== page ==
I think this article needs to be fact checked in terms of who it claims to be atheists.
I changed the Hitler material to indicate he is theorized to be an atheist. There is not an airtight case that Hitler was an atheist. Careful historians don't make definitive claims when there is merely a possibility, although they may give the probability of such a claim being true.Conservative (talk) 10:08, 9 May 2019 (EDT)
- I agree -- at one point, Francisco Franco (well-known to be a traditionalist Catholic) was listed here as somehow being an "atheofascist." We shouldn't just name-drop everyone we don't like in such a page without being sure. --1990'sguy (talk) 10:25, 9 May 2019 (EDT)
- 1 These need to be verified in terms of being atheists
- 2 I removed the section on atheofascism prevention because..
- 3 Another problem with this article is its insistence on saying something is a cause of something when there actually may be several causes
- 4 Recommendations related to historical claims made by this article and information related to historiography
- 5 Atheofascism appears to largely be a made up word. Recommend deleting article or turning into an essay
These need to be verified in terms of being atheists
- Chiang Kai-Shek, Chinese dictator and Kuomintang leader, who oppressed Taiwanese natives and slaughtered thousands of his own people.
- Jason Kessler, organizer of the Unite the Right March.
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Cite error: Invalid
- Inside the Atheist Mind: Unmasking the Religion of Those Who Say There Is No God by Anthony DeStefano from Google Books, Page 38. https://books.google.com/books?id=6IEoDwAAQBAJ&printsec=frontcover&dq=Inside+the+Atheist+Mind&hl=en&sa=X&ved=0ahUKEwjV0aGI4OPhAhVG4qwKHehYBn4Q6AEIJzAA#v=onepage&q=Inside%20the%20Atheist%20Mind&f=false
I removed the section on atheofascism prevention because..
I removed the section on atheofascism prevention because it was too simplistic. For example, there are many causes of why a society may turn to fascism. For example, some religions are more authoritarian than others so a society that turns to irreligion may start off more authoritarian. In addition, there are many causes of atheism.
Another problem with this article is its insistence on saying something is a cause of something when there actually may be several causes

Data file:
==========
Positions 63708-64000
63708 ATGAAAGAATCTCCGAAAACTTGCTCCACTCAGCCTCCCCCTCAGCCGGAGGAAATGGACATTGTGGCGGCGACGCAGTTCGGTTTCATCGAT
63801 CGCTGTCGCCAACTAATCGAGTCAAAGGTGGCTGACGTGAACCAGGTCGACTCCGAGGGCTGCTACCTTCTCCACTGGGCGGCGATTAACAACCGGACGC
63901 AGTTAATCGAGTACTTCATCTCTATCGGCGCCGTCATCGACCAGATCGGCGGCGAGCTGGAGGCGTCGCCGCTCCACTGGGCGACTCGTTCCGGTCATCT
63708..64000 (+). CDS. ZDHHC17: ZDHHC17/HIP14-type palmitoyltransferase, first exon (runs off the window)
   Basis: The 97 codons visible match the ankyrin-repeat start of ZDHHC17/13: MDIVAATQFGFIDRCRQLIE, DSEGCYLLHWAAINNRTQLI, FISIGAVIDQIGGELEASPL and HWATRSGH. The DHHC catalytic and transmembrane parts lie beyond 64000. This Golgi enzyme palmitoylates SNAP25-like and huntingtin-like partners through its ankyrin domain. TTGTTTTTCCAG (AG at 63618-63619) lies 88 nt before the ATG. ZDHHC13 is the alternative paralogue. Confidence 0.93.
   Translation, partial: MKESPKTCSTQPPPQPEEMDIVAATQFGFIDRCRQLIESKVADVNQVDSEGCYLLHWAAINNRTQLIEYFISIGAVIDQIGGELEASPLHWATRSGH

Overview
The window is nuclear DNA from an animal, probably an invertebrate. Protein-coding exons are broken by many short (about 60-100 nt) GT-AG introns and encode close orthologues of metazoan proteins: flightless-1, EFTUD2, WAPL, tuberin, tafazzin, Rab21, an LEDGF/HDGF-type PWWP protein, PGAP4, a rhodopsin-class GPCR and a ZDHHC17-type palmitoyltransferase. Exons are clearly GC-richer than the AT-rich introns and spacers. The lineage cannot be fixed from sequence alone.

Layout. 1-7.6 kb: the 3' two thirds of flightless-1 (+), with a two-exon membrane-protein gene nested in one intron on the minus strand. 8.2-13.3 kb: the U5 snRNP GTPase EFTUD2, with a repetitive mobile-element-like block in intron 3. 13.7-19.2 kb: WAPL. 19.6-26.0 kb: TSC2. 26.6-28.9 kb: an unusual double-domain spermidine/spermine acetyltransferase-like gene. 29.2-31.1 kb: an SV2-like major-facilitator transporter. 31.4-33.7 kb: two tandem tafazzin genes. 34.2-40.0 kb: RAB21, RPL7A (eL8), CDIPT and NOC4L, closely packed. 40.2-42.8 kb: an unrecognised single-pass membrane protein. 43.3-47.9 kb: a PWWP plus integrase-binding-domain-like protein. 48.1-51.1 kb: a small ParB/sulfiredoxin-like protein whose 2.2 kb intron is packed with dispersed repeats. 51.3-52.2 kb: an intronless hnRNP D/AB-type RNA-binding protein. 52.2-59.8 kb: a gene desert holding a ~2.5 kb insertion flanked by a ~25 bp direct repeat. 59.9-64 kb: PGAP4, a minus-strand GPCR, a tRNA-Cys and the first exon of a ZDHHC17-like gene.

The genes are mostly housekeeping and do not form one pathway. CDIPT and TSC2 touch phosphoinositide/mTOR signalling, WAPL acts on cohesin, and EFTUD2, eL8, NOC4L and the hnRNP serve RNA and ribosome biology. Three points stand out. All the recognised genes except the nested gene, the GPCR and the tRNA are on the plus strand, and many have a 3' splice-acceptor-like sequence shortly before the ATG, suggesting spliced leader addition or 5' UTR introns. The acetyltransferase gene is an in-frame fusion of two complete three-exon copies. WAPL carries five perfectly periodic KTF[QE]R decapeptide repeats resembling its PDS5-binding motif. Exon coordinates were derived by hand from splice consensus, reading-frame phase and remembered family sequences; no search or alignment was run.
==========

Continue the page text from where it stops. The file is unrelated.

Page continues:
Another problem with this article is its insistence on saying something is a cause of something when there actually may be several causes (see: talk section above).Conservative (talk) 10:55, 9 May 2019 (EDT)
"Fischer, David Hackett, Historians’ Fallacies: Toward a Logic of Historical Thought (New York: Harper Collins, 1970). In only approximately 300 pages, Fischer surveys an immense amount of background historical literature to point out a comprehensive variety of analytical errors that many, if not most, historians commit. Fischer points out specific examples of faulty or sloppy reasoning in the work of even the most prominent historians, making it a useful book for beginning students of history. While this book presumably did not make Fischer popular with many of his peers, it should be noted that his contributions as a historian have not been limited simply to criticizing the work of others; since 1976, he has published a number of well-received books on other historical topics."
Fischer's 7 habits of sound historiography
Fischer's 7 rules for historians taken from Josh McDowell's book The New Evidence that Demands a Verdict:
(1) The burden of proof for a historical claim is always upon the one making the assertion.
(2) Historical evidence must be an answer to the question asked and not to any other question.
(3) "An historian must not merely provide good evidence, but the best evidence. And the best evidence, all other things being equal, is the evidence which is most nearly immediate to the event itself."
(4) Evidence must always be affirmative. Negative evidence is no evidence at all. In other words, Fischer is saying that an absence of evidence is not necessarily evidence of absence.
(5) The meaning of any historical evidence is dependent upon the context from which it is obtained from.
(6) "An empirical statement must not be more precise than its evidence warrants."
(7) "All inferences from historical evidence are probabilistic."
Josh McDowell's Evidence that Demands a Verdict, page 674, 1999, Mark MCGarry, Texas Type and Book Works, Dallas, TX, ISBN 0-7852-4219-8)